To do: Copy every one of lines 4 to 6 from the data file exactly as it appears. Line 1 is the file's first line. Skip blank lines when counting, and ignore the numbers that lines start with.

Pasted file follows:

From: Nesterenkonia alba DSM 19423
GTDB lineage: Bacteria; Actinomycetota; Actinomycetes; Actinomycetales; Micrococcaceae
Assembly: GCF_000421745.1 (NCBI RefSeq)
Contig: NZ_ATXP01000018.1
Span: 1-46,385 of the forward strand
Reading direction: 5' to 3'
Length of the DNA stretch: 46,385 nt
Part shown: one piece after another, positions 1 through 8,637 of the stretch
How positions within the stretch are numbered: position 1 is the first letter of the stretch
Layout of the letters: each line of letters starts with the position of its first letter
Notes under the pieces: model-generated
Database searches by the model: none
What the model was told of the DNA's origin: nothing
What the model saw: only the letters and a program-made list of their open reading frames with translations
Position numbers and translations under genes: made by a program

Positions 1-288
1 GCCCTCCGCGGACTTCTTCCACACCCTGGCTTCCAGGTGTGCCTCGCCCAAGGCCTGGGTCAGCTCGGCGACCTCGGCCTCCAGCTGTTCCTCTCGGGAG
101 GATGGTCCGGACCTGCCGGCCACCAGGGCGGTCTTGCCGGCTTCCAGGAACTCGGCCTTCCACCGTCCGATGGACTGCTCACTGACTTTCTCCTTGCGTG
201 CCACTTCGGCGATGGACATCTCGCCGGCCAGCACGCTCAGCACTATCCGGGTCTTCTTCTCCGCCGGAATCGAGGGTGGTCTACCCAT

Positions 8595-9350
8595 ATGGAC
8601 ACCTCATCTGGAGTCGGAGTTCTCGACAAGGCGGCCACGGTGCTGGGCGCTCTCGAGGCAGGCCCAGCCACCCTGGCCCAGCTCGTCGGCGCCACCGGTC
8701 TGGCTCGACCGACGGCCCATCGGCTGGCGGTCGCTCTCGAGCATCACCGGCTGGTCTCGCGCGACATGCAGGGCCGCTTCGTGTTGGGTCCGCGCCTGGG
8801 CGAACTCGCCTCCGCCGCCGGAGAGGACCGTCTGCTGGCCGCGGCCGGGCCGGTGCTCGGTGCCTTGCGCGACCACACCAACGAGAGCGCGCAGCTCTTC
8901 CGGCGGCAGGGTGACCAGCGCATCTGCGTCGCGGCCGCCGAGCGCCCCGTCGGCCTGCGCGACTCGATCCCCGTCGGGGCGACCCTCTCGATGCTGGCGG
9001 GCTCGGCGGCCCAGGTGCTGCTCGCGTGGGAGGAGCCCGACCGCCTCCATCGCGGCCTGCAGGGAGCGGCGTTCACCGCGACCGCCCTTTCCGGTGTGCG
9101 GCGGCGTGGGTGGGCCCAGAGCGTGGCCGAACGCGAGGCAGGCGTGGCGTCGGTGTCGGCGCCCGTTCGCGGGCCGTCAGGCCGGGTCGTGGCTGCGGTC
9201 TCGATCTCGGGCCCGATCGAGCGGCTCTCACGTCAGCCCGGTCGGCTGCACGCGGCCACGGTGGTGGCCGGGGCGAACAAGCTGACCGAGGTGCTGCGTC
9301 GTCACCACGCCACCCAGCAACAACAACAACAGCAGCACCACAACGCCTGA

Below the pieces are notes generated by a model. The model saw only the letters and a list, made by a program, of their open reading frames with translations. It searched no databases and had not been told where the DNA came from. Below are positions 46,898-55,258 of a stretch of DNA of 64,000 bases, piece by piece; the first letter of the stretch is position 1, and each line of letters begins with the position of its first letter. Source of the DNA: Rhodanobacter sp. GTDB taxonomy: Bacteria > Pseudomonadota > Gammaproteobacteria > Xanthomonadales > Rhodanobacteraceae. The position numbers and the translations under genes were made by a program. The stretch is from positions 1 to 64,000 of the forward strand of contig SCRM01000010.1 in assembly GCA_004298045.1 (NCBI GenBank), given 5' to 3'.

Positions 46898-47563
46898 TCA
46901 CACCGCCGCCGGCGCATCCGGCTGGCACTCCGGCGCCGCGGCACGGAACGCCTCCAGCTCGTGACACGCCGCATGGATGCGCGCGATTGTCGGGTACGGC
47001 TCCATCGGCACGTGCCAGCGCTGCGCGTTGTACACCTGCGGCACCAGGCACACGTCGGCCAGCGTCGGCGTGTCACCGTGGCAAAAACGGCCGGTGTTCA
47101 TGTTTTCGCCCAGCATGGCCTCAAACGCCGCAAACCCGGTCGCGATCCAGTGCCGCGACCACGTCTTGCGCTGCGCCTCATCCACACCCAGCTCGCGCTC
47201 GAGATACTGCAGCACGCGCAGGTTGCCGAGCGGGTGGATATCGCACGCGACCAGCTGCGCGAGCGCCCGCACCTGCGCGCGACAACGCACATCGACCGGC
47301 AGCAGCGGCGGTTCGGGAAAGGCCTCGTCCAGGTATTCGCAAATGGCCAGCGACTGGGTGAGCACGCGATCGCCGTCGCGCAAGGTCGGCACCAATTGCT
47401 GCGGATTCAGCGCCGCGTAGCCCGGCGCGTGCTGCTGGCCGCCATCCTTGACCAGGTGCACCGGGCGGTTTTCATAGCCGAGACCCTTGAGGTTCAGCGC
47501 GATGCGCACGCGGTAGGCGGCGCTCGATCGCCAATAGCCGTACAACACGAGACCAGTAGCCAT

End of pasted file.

Contig: NZ_ATXP01000018.1
Span: 1-46,385 of the forward strand
Reading direction: 5' to 3'